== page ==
|Now.... let's listen to a few dolphin sounds!|
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I loved this movie, watched at least 4 times already. It is one of the great ones for us dolphin lovers!
Inspired by a true story, Dolphin Tale is about courage, ingenuity, and never giving up. Sawyer (Nathan Gamble) is a young boy who’s struggling with school and doesn’t have many friends other than his cousin Kyle (Austin Stowell). When Kyle, a star swimmer, joins the army to earn money for college and is called to active duty, it looks like Sawyer is destined to spend his summer alone tinkering in the garage and attending summer school. Sawyer stumbles upon a dolphin that’s been severely injured, becomes fascinated by dolphins, and is suddenly intellectually engaged like never before.
In spite of his shyness, he forms a friendship with marine rescue doctor Clay (Harry Connick Jr.) and his daughter Hazel (Cozi Zuehlsdorff) and, more importantly, a special and very powerful bond with the rescued dolphin, who’s dubbed Winter. As the newly formed team struggles to save Winter’s life and ensure her continued safety, financial concerns, an accident that leaves Kyle crippled for life, and a hurricane all seem to join forces against them.
In the end, it is Sawyer’s determination, coupled with a little bit of luck and a lot of ingenuity from an army doctor (Morgan Freeman) who specializes in prosthetics, that helps make each member of the team, including Kyle and Winter, whole again. The talented cast does a great job of creating completely believable characters, but Gamble, Zuehlsdorff, Connick, Freeman, Stowell, and of course Winter, who plays herself, all deserve special mention.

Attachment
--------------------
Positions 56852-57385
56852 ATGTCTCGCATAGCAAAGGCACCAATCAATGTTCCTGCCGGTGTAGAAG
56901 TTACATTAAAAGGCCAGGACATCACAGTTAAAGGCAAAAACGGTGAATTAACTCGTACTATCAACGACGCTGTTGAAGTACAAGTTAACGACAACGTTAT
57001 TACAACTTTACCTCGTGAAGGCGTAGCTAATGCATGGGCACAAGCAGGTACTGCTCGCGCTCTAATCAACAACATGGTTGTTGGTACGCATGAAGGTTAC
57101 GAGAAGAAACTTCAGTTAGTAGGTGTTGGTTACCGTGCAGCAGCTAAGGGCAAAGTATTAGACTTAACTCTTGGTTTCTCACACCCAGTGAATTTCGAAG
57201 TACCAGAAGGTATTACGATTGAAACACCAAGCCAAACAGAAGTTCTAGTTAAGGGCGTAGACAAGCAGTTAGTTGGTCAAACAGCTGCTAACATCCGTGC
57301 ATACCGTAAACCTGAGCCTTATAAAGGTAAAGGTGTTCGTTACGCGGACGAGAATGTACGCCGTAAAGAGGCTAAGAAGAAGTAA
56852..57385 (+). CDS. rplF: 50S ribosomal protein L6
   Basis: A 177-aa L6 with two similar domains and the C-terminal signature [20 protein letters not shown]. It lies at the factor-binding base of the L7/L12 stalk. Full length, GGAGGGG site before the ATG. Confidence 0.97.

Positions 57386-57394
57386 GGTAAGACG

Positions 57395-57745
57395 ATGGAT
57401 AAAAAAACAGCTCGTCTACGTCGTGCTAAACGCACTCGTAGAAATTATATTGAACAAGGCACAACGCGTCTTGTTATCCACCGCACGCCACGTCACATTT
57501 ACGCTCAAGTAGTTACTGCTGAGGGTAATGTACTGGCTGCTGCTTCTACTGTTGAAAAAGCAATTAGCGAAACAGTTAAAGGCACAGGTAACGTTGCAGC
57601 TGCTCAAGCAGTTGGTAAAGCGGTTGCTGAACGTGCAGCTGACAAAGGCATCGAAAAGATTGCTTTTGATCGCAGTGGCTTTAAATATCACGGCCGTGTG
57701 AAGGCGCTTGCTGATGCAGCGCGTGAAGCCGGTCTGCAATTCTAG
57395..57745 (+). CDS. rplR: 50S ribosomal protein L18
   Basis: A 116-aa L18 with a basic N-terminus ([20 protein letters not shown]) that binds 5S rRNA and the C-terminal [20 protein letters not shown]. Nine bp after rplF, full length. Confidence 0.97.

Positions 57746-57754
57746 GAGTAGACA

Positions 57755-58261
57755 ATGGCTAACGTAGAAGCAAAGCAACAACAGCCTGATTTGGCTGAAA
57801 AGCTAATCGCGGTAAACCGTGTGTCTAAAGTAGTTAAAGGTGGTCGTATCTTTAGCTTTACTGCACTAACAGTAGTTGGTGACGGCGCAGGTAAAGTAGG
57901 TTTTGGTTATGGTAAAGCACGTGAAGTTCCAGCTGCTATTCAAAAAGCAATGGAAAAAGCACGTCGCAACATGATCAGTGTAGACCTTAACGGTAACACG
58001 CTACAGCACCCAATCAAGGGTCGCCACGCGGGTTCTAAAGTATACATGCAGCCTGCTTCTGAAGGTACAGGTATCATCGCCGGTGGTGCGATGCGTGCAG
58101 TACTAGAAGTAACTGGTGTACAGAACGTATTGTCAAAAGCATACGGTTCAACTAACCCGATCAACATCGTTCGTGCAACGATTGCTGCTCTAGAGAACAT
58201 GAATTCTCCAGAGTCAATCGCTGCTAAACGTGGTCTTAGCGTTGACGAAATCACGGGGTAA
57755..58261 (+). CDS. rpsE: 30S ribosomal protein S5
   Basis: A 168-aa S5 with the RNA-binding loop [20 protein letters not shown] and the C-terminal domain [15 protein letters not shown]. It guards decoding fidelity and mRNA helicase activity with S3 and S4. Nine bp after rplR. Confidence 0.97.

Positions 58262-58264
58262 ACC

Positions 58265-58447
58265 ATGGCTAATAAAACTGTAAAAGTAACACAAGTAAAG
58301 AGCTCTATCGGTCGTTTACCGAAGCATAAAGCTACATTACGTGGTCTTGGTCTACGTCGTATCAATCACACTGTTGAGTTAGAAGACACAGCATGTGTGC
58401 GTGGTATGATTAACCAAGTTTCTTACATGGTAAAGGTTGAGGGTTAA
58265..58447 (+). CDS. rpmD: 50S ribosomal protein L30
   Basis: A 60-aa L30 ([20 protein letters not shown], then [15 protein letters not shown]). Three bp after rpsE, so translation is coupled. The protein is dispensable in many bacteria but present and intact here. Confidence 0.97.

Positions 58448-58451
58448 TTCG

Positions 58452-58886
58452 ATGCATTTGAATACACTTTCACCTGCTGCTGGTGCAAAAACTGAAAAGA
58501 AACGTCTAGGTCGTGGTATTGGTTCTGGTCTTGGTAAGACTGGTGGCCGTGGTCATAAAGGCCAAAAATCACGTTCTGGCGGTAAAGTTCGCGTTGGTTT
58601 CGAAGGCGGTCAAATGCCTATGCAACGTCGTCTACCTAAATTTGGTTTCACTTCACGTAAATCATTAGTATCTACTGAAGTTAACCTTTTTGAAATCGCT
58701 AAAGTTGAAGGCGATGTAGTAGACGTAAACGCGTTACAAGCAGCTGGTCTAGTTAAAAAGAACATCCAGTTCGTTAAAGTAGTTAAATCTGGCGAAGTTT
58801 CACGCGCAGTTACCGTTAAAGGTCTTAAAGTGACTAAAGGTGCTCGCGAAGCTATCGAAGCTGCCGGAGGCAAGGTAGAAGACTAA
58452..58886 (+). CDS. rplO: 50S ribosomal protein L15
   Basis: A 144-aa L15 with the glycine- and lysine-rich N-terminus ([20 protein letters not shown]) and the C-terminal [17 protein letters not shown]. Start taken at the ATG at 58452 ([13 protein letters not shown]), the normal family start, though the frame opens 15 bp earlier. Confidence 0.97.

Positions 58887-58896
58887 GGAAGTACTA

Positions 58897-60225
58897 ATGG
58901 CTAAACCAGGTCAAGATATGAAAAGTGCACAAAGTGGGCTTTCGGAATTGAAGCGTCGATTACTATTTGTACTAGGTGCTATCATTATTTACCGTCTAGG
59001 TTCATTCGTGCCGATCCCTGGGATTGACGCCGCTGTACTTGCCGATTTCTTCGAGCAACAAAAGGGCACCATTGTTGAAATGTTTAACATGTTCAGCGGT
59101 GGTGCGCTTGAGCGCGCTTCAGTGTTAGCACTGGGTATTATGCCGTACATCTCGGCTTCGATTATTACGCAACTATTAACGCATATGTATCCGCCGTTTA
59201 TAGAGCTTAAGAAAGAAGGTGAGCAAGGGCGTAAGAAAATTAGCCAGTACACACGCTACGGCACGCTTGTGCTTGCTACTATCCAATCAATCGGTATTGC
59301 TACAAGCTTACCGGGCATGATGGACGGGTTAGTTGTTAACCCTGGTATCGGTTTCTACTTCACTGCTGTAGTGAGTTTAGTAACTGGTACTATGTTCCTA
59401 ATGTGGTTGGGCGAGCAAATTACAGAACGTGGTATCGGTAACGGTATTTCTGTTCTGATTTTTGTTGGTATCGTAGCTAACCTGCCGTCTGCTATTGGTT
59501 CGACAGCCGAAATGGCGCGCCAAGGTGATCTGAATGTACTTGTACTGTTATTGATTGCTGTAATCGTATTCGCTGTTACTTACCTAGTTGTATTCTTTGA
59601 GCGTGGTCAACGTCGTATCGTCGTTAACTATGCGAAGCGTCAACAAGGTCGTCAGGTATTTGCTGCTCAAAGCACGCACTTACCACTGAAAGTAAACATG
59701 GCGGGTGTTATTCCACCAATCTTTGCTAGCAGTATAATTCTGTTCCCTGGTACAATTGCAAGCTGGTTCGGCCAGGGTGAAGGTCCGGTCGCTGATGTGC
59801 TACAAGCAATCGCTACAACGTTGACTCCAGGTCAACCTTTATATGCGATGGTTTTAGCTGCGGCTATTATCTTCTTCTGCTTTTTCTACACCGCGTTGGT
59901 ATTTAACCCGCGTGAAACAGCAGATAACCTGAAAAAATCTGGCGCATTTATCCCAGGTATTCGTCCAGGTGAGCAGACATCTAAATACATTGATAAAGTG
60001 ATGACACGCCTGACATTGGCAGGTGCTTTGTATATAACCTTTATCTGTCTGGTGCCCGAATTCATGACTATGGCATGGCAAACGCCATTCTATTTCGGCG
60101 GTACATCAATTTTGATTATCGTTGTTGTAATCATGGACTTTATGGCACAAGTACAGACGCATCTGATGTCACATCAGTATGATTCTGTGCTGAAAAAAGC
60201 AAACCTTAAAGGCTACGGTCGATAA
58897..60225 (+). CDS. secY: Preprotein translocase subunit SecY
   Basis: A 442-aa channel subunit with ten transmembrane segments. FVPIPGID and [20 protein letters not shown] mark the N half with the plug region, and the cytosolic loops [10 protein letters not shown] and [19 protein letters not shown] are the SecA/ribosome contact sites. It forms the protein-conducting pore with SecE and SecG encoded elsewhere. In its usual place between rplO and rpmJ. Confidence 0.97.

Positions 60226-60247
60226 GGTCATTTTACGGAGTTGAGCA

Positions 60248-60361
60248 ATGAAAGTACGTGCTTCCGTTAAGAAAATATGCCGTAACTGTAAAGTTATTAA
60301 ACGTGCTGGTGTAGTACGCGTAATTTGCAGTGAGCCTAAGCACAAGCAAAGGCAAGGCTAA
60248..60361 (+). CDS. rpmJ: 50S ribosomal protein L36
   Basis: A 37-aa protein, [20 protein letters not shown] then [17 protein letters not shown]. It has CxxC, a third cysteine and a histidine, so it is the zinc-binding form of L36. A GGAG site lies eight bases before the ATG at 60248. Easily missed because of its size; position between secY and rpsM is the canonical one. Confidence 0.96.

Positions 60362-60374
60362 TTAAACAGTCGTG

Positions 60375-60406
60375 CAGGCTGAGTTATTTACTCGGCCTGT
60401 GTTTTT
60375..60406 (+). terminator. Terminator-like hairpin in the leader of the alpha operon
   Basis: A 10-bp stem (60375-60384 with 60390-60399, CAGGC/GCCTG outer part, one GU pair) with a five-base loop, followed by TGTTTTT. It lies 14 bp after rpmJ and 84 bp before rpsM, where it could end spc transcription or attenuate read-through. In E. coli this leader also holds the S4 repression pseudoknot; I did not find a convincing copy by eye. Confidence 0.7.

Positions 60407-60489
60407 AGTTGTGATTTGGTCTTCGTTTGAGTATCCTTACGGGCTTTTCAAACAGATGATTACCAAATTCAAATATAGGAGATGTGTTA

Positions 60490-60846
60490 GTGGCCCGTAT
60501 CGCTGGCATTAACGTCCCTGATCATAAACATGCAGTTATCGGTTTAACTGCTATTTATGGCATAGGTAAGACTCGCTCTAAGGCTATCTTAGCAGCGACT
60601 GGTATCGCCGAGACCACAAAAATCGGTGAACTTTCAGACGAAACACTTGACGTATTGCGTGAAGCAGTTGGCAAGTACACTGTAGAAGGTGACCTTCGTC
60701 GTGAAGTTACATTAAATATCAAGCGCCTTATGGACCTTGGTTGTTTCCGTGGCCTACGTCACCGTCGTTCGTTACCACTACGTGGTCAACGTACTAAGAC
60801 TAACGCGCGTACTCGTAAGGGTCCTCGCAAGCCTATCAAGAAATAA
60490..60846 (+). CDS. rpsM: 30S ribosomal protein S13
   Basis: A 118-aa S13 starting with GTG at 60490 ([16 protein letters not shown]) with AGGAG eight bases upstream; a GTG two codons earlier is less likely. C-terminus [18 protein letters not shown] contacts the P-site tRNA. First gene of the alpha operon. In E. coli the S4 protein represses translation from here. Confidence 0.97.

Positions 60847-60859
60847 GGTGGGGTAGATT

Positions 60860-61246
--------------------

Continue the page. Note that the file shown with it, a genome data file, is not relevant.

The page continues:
While the story of an injured animal rescued and rehabilitated has certainly been told before, this film is emotionally powerful and will absolutely captivate children and adults alike. (Ages 5 and older) –Tami Horiuchi
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• They prey on mainly small fish and squid.
• They can travel at speeds of 18 miles an hour.
• They can make up to 1,000 clicking sounds per second! That’s insane!
• That blowhole of theirs is their nose.
• These poor guys are hunted for crab bait.
• They have harlequin-shaped markings on their body.
• They’re only found on the southern tip of South America and an island off Africa.
• Live in groups of 1-3, but large schools are occasionally formed.
• They reside in tropical pelagic oceans all over the world.
• They are 1.7-2m long.
• It is unknown of their conservation status.
• They can be seen in schools from 5 to 200. But schools of 1,000 have been reported.
• They inhabit the coastal regions below the Tropic of Capricorn all the way to the sub-Arctic.
• They have an all white belly.
• Schools of them can range from 20 to 300.
• They are a very acrobatic species.
(Photos are from Flickr and are CC licensed for commercial use with attribution)